Pantheism, Its Story and Significance eBook

This eBook from the Gutenberg Project consists of approximately 52 pages of information about Pantheism, Its Story and Significance.

[Footnote 19:  “Rei alicujus singularis actu existentis.”  The word “divine” does not occur in Prop. xi.  Ethices II., from which I quote.  But it is implied; because the mind is only a mode or modification of the infinite attribute of thought, which again expresses the eternal Substance in God.  I venture a doubt whether “actually existing,” though adopted by such authorities as Sir F. Pollock gives, with any distinctness, Spinoza’s meaning.  I may be wrong, but I suspect that one of the later uses of “actus,” as quoted in Ducange, affected Spinoza’s Latinity.  Thus several ecclesiastical writers are quoted as using the word in the sense of office, or function.  Surely this would suit Spinoza’s definition of the mind.  For he treats it as a centre of phenomenal activity amidst the infinite modes of the divine attribute.  Its apparent individuality is a consequence of its spontaneity as a centre of action—­always understood that the spontaneity is consistent with the absolute eternal order assumed throughout the work.]

[Footnote 20:  Of course the professor of optics can tell us how many vibrations in a second go to produce the particular shade of colour.  But these cannot by any means be identified with conscious perception; and it is with this only that we are concerned.]

[Footnote 21:  Ethices Pars II., Prop. xi.  Corollarium.  “Hence it follows that the human mind is part of the infinite intellect (thought) of God; and accordingly, when we say that the human mind perceives this or that, we only say that God—­not in His infinity, but so far as He is expressed by the nature of the human mind, or, so far as He constitutes the essence of the human mind—­has this or that idea.  And when, we say that God has this or that idea, not only so far as He constitutes the nature of the human mind, but so far as He has the idea also of some other thing together with the human mind, then we say that the human mind perceives the thing in part, or inadequately.”  E.G. all races have naturally supposed earthquakes and storm, battle, murder and sudden death to present ideas identical in the minds of their gods and of themselves.  But Spinoza’s suggestion, as I interpret it, is that the true God has the idea of such things, not only so far as He constitutes the human mind, but as He includes the ideas of some correlated things to us inconceivable.  Our idea is therefore “inadequate.”]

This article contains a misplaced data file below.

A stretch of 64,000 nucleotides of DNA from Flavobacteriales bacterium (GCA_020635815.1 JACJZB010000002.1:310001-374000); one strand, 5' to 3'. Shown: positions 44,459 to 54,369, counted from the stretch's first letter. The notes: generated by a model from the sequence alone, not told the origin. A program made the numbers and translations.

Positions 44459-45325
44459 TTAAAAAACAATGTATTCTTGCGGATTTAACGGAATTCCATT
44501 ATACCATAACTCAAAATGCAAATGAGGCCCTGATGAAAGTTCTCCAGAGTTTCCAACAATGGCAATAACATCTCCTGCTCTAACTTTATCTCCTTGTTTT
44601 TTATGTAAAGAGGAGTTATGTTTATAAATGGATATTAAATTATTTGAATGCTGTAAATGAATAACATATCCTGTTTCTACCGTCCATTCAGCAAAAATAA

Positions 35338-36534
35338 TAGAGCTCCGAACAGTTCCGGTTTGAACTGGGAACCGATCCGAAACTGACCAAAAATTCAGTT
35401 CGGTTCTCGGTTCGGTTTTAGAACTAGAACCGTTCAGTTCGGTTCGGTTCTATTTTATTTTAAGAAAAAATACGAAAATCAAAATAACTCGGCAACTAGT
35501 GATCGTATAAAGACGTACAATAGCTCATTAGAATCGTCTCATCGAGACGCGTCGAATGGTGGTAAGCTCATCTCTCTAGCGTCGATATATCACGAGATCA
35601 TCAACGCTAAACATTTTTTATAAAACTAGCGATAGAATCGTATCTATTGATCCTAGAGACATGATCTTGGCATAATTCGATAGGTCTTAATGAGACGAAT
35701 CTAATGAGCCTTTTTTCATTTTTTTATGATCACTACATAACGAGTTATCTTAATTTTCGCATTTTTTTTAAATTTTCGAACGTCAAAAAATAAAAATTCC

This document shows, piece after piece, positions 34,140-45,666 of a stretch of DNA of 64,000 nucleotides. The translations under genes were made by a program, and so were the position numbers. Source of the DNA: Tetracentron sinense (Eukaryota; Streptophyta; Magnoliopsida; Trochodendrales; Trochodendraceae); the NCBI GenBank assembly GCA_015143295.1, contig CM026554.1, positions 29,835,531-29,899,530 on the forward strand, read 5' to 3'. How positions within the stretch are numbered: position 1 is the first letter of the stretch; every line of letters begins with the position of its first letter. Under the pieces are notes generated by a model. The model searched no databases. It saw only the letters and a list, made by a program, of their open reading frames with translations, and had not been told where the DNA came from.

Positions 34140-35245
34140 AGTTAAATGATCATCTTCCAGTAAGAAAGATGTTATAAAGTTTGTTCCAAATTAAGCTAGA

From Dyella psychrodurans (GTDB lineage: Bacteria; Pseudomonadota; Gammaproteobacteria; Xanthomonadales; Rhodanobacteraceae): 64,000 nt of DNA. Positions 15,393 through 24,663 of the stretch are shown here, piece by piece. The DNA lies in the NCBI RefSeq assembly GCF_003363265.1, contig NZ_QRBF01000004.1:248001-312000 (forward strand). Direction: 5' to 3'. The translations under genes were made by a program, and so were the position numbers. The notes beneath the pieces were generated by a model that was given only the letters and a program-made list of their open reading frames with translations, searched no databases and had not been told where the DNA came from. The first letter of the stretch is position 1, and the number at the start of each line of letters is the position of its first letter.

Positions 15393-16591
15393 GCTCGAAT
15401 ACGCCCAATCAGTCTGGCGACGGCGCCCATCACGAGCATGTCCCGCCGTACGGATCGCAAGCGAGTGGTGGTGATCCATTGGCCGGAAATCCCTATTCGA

AFTERWORD.

[Sidenote:  Spinoza’s Apparent Failure.]

[Sidenote:  Power of Ecclesiasticism.]

[Sidenote:  Identification of Moral Interests with Conventional Beliefs.]

Copyrights
Project Gutenberg
Pantheism, Its Story and Significance from Project Gutenberg. Public domain.
Follow Us on Facebook